- Even though a foreign subsidiary of a publicly traded U.S. corporation is not required to report its accounts on an FBAR, a U.S. person that is an officer or employee of a foreign subsidiary and has signature authority over an account of the foreign subsidiary is required to file an FBAR for the account even if the publicly traded parent was otherwise reporting the financial interest in the account. Note that this is a change from the prior rules and the exception is now limited and only applies with respect to foreign financial accounts owned by the entity (the parent or U.S. subsidiary) that is the same employer of the officer or employee with signature authority.
Some companies and individuals may have filed 2010 federal income tax and information returns before the March 28, 2011 effective date of the final rules without the now-required FBAR information. In these instances, the final rules provide taxpayers with the choice of using: (1) then-existing FBAR regulations that applied before the final rules; or (2) the final rules and revised form instructions. However, for income tax returns filed on or after March 28, 2011, the final FBAR rules apply.
On May 31, 2011, FinCen issued Notice 2011-1 extending the reporting deadline until June 30, 2012, for the following individuals in light of questions received concerning the application of the exceptions to them:
In addition to the above changes to the regulations, other recent initiatives evidence the IRS’s focus on compliance and improving the accuracy of reporting income by U.S. persons. For example, FBAR delinquent filers were/are the focus of the IRS’ 2009 and 2011 voluntary disclosure programs. Additionally, the Foreign Account Tax Compliance Act passed in March 2010 instituted a new reporting and withholding regime for foreign financial institutions doing business with U.S. persons. Under the Energy Improvement and Extension Act of 2008, those firms reporting sales on Forms 1099-B will now be required to report the customer’s adjusted cost basis, subject to certain exceptions. Finally, the IRS recently announced that it intends to begin automatically asserting penalties for information reporting filing failures (both late and erroneous filings) when withholding agents issue incorrect statements to foreign recipients for fixed or determinable annual or periodical income on Form 1042-S.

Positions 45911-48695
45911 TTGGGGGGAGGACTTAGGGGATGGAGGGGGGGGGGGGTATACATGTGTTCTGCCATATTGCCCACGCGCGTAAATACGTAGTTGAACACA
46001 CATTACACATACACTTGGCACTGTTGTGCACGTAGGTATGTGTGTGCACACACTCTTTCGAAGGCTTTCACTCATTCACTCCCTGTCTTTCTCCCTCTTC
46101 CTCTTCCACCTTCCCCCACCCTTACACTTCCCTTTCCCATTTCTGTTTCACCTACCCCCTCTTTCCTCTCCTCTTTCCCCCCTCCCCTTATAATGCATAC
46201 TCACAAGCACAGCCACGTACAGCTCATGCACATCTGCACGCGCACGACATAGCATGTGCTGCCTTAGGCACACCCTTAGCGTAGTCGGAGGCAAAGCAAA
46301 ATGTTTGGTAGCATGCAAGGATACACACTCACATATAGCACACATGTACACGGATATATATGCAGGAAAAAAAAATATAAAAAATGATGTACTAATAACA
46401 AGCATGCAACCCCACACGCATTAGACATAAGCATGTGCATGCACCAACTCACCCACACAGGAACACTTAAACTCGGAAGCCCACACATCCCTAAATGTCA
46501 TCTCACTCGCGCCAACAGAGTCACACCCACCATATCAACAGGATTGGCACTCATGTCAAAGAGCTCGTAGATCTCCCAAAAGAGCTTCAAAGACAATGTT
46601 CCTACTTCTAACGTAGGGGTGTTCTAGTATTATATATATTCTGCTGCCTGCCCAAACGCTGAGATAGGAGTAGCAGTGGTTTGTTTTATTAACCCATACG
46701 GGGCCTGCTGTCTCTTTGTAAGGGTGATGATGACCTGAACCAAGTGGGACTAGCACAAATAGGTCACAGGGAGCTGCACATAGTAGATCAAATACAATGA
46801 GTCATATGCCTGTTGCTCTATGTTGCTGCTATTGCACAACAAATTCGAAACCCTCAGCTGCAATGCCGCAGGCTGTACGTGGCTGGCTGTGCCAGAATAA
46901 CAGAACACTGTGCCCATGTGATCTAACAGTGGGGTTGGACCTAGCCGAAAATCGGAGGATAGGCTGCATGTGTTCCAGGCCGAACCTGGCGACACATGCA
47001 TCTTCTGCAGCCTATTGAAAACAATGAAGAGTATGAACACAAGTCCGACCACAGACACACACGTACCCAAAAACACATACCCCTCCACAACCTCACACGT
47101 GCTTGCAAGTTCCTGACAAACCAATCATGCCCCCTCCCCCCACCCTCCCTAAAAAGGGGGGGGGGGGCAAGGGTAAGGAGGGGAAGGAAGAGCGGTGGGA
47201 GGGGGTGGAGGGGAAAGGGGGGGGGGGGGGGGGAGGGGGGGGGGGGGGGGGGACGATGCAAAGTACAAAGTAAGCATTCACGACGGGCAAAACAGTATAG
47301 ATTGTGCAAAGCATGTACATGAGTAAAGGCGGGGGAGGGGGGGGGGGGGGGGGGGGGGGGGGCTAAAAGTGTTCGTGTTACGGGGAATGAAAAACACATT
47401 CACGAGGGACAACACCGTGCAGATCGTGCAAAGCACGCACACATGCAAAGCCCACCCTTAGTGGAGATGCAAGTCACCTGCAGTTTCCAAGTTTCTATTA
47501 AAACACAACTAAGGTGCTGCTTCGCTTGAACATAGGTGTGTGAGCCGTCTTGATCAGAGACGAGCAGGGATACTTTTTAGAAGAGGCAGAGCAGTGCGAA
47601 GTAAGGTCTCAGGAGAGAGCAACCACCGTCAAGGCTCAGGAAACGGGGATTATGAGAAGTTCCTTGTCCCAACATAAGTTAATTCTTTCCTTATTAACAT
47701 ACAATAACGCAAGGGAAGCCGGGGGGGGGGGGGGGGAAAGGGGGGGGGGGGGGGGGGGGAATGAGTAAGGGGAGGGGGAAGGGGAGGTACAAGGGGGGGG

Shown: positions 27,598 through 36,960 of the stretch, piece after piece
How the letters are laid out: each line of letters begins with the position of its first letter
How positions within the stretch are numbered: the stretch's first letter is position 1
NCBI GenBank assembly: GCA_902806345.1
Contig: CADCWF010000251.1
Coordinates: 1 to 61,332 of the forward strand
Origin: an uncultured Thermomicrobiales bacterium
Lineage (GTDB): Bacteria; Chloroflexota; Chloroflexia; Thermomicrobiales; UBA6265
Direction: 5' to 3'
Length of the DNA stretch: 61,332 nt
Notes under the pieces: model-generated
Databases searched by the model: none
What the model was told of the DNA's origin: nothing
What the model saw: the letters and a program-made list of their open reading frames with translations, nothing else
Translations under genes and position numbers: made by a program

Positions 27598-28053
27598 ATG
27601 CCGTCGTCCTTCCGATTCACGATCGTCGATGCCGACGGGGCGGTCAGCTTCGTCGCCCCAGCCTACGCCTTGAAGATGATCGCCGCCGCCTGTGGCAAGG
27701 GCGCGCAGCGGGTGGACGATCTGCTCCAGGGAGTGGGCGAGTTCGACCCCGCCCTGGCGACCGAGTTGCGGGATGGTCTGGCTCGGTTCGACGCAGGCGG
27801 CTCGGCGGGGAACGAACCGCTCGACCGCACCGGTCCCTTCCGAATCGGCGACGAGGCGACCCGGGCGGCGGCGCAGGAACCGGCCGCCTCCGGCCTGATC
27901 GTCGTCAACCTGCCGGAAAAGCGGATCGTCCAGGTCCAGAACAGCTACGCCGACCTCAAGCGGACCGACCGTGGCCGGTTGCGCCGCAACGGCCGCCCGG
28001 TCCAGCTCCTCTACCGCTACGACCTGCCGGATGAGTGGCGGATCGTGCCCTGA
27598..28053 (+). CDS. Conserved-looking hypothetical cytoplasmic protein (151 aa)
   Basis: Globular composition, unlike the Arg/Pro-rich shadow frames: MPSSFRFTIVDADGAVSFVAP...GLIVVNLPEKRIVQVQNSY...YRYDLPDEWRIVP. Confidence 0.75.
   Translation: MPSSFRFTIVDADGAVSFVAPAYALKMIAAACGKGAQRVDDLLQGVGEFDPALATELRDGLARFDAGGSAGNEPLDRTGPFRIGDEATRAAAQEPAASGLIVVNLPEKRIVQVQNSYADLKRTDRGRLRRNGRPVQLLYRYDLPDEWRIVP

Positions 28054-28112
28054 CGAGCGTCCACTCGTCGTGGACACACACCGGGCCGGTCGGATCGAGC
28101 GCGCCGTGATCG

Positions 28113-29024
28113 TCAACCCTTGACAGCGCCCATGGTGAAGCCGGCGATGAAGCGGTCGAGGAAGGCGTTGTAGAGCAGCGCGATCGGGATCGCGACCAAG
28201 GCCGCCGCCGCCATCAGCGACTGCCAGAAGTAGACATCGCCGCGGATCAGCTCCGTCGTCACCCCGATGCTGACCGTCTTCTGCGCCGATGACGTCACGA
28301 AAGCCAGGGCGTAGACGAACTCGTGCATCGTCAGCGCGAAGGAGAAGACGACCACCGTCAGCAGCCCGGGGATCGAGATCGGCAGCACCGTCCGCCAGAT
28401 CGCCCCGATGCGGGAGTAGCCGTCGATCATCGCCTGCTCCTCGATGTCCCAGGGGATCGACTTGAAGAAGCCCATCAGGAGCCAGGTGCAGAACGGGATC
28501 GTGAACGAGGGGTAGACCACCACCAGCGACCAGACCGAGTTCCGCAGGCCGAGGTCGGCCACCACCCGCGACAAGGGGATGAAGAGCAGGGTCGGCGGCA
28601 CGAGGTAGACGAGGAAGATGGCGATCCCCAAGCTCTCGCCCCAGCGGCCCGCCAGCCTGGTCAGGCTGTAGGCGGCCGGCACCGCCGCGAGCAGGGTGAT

- An employee or officer of a covered entity who has signature or other authority over and no financial interest in a foreign financial account of another entity more than 50 percent owned, directly or indirectly, by the entity (a “controlled person”).
- An employee or officer of a controlled person of a covered entity who has signature or other authority over and no financial interest in a foreign financial account of the entity or another controlled person of the entity.
The FBAR regulations are available at http://www.fincen.gov/forms/files/Title31CFR103.pdf.